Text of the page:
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 Post subject: burst pipe in the loft
PostPosted: Sun Mar 04, 2018 1:48 am 
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After a burst pipe in the loft
I intend to hire or buy a dehumidifier should I get one for each floor (Two floors) or just one to cover the whole house. If just one what is the best place to situate it? I am thinking just one on the top landing. I will leave the heating on full for a couple of weeks with the dehumidifier running and with all the internal doors wedged open. The warm moist air will rise so the top landing would be a good intersect point.

The kicker is the water runoff as the machine (or machines if two are hired, or bought) will be left unattended overnight perhaps longer. What’s the best option?

I am thinking of tapping into the bath waste as its low down and adding an appliance spigot which I can then add a hose onto which will attach to the Dehumidifier. I can patch that up later after its all done.

If I need a Dehumidifier on each floor I could use an air vent in the Livingroom that is a legacy to the old back boiler (removed two years ago, replaced by a combi) to run a hose pipe outside. There is still an outside chance that could freeze though so I would need to insulate it.

The model I am looking at is the Broughton CR40 Heavy Duty Industrial Dehumidifier 230V
Bought for £400 (it could be useful going forward, or ebay sell it when I am done)
Rent for £60 a week (might need it for longer than a week though)

Please read on as to why I need to hire this
I have had a burst pipe in the loft area of an empty two bedroom mid terraced house. This was allowed to run for several hours (at least 8) before the water was shut off at the main stopcock. The whole house got a thorough soaking. Even after the water was turned off water was still pouring through the ceilings on both floors mainly from the lights and smoke detectors. After 30mins it has begun to slow down but hadn’t stopped completely.
I have left it like that for the moment (Power turned off, water turned off)
I will be back on Tuesday to begin cleaning up.
What I intend to do
All the loft insulation will be discarded as it is saturated. I will leave the loft uninsulated for a week or so to allow the rafters, joists and the ceiling plasterboards to dry before having new loft insulation laid.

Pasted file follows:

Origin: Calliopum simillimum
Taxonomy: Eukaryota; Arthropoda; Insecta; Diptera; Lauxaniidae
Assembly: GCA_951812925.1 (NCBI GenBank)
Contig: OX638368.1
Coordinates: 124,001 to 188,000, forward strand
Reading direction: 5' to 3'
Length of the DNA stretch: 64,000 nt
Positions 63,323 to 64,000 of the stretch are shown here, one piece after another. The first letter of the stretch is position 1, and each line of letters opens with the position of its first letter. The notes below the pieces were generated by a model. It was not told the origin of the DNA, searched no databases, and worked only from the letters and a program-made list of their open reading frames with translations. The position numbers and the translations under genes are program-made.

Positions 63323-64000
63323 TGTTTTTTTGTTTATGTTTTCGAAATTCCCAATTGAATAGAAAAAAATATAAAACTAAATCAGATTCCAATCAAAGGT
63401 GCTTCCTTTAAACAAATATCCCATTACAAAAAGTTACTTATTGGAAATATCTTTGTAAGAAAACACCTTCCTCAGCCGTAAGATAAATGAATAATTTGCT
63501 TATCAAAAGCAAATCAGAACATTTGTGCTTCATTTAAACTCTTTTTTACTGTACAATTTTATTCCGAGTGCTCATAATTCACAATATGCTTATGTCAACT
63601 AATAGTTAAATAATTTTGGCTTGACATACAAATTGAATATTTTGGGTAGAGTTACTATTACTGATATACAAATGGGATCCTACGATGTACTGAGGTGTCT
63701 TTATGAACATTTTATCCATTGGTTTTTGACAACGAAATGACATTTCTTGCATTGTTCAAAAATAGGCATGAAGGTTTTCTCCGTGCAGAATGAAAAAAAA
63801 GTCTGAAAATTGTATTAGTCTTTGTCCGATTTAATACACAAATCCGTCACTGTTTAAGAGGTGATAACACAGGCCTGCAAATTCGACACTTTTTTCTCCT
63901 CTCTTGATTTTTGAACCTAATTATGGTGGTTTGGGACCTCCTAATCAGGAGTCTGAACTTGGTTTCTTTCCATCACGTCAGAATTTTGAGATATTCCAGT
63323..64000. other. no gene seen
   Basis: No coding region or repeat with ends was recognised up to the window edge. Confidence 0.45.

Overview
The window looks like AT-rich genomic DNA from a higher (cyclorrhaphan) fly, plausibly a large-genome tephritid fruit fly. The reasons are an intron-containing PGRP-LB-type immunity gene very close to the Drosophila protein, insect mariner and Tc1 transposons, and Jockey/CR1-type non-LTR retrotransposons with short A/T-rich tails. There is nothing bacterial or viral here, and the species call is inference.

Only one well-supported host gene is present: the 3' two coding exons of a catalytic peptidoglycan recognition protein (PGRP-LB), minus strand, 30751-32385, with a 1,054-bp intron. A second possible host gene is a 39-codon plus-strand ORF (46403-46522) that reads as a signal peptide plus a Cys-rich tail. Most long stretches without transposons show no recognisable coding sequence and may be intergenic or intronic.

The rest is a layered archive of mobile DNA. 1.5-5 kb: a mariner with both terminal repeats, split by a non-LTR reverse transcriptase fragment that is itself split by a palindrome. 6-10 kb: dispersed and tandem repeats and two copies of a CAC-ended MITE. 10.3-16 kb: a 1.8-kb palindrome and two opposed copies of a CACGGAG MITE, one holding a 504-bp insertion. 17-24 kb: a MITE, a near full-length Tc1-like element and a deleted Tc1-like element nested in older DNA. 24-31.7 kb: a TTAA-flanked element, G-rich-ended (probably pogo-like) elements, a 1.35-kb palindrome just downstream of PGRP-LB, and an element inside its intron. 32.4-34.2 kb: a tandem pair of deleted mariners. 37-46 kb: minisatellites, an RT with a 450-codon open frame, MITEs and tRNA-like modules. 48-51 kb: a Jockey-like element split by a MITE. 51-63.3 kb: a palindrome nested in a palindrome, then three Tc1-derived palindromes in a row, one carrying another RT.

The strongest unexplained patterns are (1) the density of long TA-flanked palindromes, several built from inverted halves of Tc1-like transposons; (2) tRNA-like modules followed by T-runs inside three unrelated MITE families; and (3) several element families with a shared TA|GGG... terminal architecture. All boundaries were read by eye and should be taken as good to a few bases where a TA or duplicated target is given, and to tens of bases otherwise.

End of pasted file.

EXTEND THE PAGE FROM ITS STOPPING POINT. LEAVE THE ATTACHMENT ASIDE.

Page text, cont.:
The carpets to the upstairs will be discarded (They are not new 5+ years old so I am okay with that). I will also lift a few floorboards in both bedrooms and the top landing to allow air to circulate in the void between the down stairs ceiling and upstairs floorboards. I will also remove all the crap that will be in that void as best I can.
The downstairs is all laminate flooring, when I left it was covered in approximately a 10mm of water.
I will rip that up as there could be water trapped between the laminate and the insulation below it, this will allow the floor boards to dry I will also remove a few boards to allow air in under the floor. I don’t want dry rot getting in to the joists.


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 Post subject: burst pipe in the loft
PostPosted: Sun Mar 04, 2018 9:16 am 
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Sounds like substantial water damage - you not got insurance? Would probably need all ceiling plasterboard & possibly wall replacing as well? Wall insulation soaked too?


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PostPosted: Sun Mar 04, 2018 9:58 am 
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How high is the output of the machine? You could sit it in the bath and let it drain, or prop it up on a couple of boxes and run the pipe into the bath for drainage. One machine should be enough for a standard house, I would suggest a fan or two though to keep the air moving around.


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PostPosted: Sun Mar 04, 2018 10:58 am 
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We have a flood years back. You're plan sounds like a good idea but I'd get some fans too.